Today Xilinx is announcing an expansion to its Versal family, focused specifically on low power and edge devices. Xilinx Versal is the productization of a combination of many different processor technologies: programmable logic gates (FPGAs), Arm cores, fast memory, AI engines, programmable DSPs, hardened memory controllers, and IO – the benefits of all these technologies means that Versal can scale from the high end Premium (launched in 2020), and now down to edge-class devices, all built on TSMC’s 7nm processes. Xilinx’s new Versal AI Edge processors start at 6 W, all the way up to 75 W.

Going for the ACAP

A couple of years ago, Xilinx saw a change in its customer requirements – despite being an FPGA vendor, customers wanted something more akin to a regular processor, but with the flexibility with an FPGA. In 2018, the company introduced the concept of an ACAP, an Adaptive Computing Acceleration Platform that offered hardened compute, memory, and IO like a traditional processor, but also substantial programmable logic and acceleration engines from an FPGA. The first high-end ACAP processors, built on TSMC N7, were showcased in 2020 and featured large premium silicon, some with HBM, for high performance workloads.

So rather than having a design that was 100% FPGA, by transferring some of that die area to hardened logic like processor cores or memory, Xilinx’s ACAP design allows for a full range of dedicated standardized IP blocks at lower power and smaller die area, while still retaining a good portion of the silicon for FPGA allowing customers to deploy custom logic solutions. This has been important in the advancement of AI, as algorithms are evolving, new frameworks are taking shape, or different compute networks require different balances of resources. Having an FPGA on die, coupled with standard hardened IP, allows a single product install to last for many years as algorithms rebalance and get updated.

Xilinx Versal AI Edge: Next Generation

On that final point about having an installed product for a decade and having to update the algorithms, in no area is that more true than with traditional ‘edge’ devices. At the ‘edge’, we’re talking sensors, cameras, industrial systems, commercial systems – equipment that has to last over its long install lifetime with whatever hardware it has in it. There are edge systems today built on pre-2000 hardware, to give you a scope of this market. As a result, there is always a push to make edge equipment more malleable as needs and use cases change. This is what Xilinx is targeting with its new Versal AI Edge portfolio – the ability to continually update ‘smart’ functionality in equipment such as cameras, robotics, automation, medical, and other markets.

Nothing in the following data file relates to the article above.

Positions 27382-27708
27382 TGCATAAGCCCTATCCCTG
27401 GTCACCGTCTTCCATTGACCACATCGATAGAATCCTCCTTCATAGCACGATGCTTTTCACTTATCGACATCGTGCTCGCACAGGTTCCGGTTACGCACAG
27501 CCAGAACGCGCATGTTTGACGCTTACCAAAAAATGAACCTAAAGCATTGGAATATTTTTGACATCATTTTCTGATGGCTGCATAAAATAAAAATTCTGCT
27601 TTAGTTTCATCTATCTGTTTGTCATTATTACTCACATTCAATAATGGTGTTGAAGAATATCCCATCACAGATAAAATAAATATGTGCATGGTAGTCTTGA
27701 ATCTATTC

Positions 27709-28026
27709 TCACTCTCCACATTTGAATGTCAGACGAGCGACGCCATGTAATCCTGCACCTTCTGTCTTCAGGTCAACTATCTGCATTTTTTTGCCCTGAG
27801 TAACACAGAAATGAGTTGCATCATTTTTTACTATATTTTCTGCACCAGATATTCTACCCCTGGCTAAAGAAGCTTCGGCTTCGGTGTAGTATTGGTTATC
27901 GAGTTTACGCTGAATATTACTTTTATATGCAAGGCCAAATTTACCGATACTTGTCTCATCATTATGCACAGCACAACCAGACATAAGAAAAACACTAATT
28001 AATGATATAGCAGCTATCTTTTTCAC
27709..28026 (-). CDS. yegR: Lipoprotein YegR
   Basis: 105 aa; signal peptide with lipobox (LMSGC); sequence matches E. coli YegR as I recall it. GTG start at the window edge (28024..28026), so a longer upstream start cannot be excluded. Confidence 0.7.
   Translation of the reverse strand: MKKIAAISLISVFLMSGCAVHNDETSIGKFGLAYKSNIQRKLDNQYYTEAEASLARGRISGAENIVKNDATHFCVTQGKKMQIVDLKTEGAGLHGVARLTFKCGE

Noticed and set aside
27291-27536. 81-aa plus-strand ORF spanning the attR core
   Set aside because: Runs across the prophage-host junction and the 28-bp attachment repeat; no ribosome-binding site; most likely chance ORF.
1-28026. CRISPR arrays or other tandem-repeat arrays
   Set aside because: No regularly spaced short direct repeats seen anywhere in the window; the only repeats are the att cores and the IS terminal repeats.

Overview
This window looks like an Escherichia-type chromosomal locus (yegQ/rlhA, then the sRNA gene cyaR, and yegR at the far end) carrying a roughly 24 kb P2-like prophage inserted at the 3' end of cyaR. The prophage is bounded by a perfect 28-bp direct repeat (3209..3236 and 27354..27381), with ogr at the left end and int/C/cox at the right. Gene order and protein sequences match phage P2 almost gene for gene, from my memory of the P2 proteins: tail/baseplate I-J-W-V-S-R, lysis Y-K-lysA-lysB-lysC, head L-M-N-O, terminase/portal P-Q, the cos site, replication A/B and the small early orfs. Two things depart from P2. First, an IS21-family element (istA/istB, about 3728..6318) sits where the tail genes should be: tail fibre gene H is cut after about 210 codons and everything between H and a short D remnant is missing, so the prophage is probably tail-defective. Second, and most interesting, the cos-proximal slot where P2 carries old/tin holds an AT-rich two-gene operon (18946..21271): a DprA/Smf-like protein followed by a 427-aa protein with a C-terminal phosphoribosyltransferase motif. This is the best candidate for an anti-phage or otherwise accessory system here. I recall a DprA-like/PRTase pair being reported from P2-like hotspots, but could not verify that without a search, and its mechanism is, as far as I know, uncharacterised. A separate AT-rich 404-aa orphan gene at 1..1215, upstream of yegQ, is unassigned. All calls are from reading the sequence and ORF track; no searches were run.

Xilinx’s traditional Versal device contains a number of scalar engines (Arm A72 cores for applications, Arm R5 core for real-time), intelligent engines (AI blocks, DSPs), adaptable engines (FPGA), and IO (PCIe, DDR, Ethernet, MIPI). For the biggest Versal products, these are large and powerful, facilitated by a programmable network on chip. For Versal’s AI Edge platform, there are two new features into the mix.

First is the use of Accelerator SRAM placed very close to the scalar engines. Rather than traditional caches, this is a dedicated configurable scratchpad with dense SRAM that the engines can access at low latency rather than traversing across the memory bus. Traditional caches use predictive algorithms to pull data from main memory, but if the programmer knows the workload, they can ensure that data needed at the most latency critical points can already be placed close to the processor before the predictors know what to do. This 4 MB block has a deterministic latency, enabling the real-time R5 to get involved as well, and offers 12.8 GB/s of bandwidth to the R5. It also has 35 GB/s bandwidth to the AI engines for data that needs to get processed in that direction.